Jul 2, 2019
It’s famous for coconut curries and burning spice, but southern Thai food goes beyond the massaman and khanom jeen classics. From Chumphon down to Songkhla, we try six other specialties with influences from Chinese migrants to neighboring Malaysia. By Eloise Basuki. Photographs by Leigh Griffiths.
OYSTERS (Hoy Nang Rom)
Following the Kradae canal until it spills out into the gulf of Thailand reveals one of Surat Thani’s hidden treasures: a clutch of stilted seafood restaurants hovering above the river mouth’s mangroves. At Nai Ao Seafood, families pass steaming bowls of prawn tom yum, plates of grilled horseshoe crab and blood clams, and always a dozen plump, glassy oysters fresh from local riverside farms. Mix and match each shell with the offered accoutrements: fried onion, garlic, lime and three types of chili. Kadae, Kanchanadit, Surat Thani; 66-77/379-311; oysters from Bt35.
STIR-FRIED LIANG WITH EGG (Bai Liang Pad Khai)
The glossy green liang leaf is a hallmark of the south, commonly swirled into coconut-shoot broths or wok-fried with egg and garlic. Like the also ubiquitous prawn and stink bean stir-fry, you can find bai liang pad khai at almost every southern restaurant. At the overwater Tha Rua in Kra Buri, Ranong, both dishes come with a view of Burma across the riverine border. Nam Chuet, Kra Buri, Ranong; 95-9/0565-6916; mains from Bt100.
STEAMED BUNS (Salapao)
As you head north from Ranong airport and the province’s untouched isles shrink from view, the highway leads to another best-kept secret: Ban Thapli, an actual salapao (steamed bun) “village.” Flanking the road are strings of stalls stacked with steamers warming cloud-like, not-at-all doughy buns. Sunanta has a wide variety, from sangkaya to taro to barbecue pork. Phet Kasem Road, Kra Buri, Ranong; 66-82/270-3426; from Bt6.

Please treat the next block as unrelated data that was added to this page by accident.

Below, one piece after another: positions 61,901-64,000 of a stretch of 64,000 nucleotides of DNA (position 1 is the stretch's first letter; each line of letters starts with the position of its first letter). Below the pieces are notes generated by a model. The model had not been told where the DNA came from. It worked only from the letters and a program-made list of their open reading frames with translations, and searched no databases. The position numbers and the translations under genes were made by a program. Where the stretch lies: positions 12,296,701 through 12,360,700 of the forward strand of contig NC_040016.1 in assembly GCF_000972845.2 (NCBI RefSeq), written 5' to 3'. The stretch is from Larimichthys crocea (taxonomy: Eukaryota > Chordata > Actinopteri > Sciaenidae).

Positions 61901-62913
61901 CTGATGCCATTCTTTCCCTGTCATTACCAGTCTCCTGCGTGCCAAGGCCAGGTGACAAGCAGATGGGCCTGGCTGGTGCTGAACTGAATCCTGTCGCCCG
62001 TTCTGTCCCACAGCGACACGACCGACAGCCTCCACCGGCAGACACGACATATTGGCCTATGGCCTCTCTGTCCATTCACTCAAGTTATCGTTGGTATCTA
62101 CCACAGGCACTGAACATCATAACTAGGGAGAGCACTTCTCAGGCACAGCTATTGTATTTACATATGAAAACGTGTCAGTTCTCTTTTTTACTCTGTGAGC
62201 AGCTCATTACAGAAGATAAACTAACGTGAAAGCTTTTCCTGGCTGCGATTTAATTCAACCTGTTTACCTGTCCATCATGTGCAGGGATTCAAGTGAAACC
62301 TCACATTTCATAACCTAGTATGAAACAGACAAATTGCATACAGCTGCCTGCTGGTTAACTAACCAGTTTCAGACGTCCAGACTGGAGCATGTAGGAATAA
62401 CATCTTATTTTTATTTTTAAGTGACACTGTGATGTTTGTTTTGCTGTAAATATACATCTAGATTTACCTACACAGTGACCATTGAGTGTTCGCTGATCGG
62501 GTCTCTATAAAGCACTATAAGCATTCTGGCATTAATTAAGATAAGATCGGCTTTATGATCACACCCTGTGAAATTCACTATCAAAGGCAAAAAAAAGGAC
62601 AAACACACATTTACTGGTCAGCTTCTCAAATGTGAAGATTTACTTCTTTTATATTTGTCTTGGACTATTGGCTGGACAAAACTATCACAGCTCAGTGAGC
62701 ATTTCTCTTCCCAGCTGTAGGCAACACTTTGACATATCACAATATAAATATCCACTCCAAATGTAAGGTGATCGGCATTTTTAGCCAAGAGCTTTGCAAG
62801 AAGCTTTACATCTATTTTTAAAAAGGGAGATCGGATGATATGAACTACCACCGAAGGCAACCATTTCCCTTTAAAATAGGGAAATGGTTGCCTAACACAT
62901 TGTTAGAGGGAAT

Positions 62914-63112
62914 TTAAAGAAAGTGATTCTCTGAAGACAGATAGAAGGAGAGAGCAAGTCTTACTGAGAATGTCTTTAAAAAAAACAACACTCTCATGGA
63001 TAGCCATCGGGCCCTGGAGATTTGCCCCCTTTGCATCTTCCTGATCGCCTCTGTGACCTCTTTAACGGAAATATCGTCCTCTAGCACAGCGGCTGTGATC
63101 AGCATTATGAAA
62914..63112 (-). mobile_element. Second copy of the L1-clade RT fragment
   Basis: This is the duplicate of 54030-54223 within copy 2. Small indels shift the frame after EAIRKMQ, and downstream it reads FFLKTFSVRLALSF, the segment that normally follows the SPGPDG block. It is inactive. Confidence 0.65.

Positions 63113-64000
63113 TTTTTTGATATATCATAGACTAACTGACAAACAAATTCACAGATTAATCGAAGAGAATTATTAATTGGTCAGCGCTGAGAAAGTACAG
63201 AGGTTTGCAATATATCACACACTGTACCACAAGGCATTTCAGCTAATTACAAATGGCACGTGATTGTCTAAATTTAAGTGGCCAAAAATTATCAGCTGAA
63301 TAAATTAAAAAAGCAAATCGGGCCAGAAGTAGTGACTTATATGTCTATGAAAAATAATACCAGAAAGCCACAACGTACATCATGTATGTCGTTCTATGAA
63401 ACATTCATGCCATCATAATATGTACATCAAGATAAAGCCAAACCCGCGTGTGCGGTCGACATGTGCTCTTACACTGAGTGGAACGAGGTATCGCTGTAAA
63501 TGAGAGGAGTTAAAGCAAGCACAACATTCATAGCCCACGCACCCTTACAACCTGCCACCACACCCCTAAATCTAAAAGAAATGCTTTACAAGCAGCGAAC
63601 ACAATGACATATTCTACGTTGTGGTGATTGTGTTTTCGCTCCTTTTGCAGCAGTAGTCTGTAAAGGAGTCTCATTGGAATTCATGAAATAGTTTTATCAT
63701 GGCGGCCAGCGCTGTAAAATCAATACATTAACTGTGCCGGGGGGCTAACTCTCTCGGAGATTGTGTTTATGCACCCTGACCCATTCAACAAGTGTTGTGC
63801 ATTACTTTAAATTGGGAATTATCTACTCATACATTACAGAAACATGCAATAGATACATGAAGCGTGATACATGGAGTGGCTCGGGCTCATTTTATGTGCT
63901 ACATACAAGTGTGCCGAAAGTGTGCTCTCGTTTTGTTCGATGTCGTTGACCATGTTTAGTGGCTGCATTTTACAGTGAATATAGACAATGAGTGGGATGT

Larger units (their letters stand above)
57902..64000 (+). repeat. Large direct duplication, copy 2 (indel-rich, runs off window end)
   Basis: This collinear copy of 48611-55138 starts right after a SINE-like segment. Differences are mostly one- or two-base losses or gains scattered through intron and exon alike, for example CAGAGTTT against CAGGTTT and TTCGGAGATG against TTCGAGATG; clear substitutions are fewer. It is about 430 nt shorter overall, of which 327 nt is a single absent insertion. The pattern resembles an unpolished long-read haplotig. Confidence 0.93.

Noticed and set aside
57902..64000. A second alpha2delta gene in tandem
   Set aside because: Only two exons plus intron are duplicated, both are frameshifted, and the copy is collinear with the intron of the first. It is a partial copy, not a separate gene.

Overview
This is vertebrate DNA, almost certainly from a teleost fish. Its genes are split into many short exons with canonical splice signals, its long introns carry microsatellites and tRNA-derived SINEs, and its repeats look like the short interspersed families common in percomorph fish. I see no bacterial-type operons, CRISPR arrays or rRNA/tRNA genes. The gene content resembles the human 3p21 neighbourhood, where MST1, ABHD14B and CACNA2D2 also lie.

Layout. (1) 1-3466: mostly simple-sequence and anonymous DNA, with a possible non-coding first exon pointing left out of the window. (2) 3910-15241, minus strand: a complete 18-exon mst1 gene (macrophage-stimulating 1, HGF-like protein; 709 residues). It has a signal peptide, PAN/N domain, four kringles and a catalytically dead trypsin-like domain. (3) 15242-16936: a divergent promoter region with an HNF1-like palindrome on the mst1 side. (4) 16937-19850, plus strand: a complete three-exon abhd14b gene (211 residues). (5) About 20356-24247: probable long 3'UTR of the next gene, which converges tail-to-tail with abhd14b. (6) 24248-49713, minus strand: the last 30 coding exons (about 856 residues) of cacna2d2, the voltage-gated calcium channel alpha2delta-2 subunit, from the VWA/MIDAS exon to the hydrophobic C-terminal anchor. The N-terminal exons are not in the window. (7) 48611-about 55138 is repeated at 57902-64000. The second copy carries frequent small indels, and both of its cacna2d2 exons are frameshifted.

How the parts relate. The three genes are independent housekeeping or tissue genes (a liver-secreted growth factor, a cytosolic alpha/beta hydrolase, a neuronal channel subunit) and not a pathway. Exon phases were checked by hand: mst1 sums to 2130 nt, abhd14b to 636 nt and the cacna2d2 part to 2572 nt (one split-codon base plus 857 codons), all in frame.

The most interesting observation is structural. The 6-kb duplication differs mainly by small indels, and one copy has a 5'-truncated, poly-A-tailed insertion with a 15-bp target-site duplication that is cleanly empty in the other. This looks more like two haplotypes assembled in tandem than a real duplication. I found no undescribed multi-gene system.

HAT YAK FRIED CHICKEN (Kai Tod Hat Yai)
As the capital of the south, the busy hub of Hat Yai has a diverse cuisine. Its famously crisp fried chicken has a Malay twist, infused in a herby cumin- and pepper-spiced marinade. At popular Decha restaurant, you can order the bird with Malay-style yellow rice or the more common sticky rice, plus the essential fried-onion topping. Chee Uthit Road., Hat Yai; 66-81/098-3751; from Bt50.
KING MACKEREL (Pla Insee)
Forty kinds of curries, soups and stir-fries pile the counter of Mae Cha-liao, a family-run shophouse in Lang Suan, Chumphon, but their king mackerel is a star. Third-gen owner and chef Tim Mantharanon sources her seven-kilogram fish from the nearby gulf, which she says has a more buttery flesh than those from the wavier Andaman sea. Order it in golden fried steaks or in a tamarind-laced kaeng som curry. Khan Ngoen, Lang Suan, Chumphon; mains from Bt35.
TRANG-STYLE ROASTED PORK (Trang Moo Yang)
Ears, cheek, hock and belly—you’re going to want a little of each on your plate when ordering Trang moo yang, the province’s famous pork. Marinated overnight in Chinese spices and honey, then barbecued whole for at least four hours, the result is a tangle of caramelized crunch and fall-off-the-bone meat. Go for breakfast at Trang Moo Yang restaurant, and pair it with the province’s other specialty, dim sum, which arrived with the early southern Chinese migrants. 201/5 Huai Yod 19 Rd., Trang; 66-89/723-9328; mains from Bt40.